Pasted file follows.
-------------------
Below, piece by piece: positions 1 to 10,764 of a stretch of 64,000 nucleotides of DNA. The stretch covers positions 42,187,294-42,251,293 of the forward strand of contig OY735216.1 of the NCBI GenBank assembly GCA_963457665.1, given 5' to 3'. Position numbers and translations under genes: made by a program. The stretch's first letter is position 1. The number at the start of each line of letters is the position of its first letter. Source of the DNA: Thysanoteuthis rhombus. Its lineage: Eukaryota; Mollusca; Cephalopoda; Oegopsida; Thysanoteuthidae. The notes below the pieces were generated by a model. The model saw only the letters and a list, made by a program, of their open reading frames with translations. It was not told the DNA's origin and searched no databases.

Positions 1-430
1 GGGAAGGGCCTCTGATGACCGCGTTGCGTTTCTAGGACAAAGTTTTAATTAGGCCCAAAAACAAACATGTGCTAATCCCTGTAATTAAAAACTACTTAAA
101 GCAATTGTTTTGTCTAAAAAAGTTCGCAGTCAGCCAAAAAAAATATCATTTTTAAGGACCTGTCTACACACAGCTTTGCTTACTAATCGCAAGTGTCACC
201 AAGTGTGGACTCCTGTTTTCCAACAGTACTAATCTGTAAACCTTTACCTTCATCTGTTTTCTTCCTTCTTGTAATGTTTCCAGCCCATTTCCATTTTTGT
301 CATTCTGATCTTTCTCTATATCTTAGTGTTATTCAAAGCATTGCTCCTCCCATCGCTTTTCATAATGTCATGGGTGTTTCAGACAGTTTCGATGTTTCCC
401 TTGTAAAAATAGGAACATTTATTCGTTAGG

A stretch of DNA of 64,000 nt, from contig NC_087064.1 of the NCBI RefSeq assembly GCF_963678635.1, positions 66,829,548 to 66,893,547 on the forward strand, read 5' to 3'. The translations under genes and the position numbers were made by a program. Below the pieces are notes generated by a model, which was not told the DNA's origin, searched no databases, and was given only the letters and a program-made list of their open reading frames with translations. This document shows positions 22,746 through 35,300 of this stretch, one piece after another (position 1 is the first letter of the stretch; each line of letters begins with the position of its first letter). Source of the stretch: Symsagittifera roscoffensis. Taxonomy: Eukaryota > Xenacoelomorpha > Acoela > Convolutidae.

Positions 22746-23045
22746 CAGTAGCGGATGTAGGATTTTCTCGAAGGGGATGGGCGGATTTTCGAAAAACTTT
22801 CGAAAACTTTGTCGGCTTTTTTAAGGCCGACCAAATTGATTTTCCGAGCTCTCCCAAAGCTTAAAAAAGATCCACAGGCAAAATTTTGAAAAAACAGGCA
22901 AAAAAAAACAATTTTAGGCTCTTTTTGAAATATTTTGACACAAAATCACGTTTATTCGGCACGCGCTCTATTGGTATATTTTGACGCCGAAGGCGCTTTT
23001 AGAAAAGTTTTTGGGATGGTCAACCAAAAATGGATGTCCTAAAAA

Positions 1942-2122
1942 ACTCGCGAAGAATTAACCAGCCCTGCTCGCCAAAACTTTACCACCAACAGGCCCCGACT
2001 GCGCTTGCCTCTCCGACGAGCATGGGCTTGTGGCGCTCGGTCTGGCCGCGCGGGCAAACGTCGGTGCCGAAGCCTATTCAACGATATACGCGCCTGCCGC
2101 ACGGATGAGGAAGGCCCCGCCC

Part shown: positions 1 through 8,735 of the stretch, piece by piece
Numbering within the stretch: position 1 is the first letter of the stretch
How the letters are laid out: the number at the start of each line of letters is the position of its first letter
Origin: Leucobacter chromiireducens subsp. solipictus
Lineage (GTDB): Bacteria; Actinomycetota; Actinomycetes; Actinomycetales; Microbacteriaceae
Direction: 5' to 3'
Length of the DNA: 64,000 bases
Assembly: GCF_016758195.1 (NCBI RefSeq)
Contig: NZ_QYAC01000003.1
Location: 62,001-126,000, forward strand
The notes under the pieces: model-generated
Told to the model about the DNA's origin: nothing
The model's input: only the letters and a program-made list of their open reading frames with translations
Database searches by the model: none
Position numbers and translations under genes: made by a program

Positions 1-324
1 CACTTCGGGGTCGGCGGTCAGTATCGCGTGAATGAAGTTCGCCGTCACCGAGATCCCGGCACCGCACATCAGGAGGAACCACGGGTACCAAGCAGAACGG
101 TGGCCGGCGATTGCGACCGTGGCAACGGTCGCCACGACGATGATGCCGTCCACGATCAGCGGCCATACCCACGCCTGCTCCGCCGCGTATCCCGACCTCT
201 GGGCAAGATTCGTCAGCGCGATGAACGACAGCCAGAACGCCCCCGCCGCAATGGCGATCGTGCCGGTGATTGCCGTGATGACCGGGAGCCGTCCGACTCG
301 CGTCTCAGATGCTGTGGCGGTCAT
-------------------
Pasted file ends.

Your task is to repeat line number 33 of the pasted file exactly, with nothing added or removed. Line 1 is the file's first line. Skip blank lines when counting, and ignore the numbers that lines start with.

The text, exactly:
Positions 1-324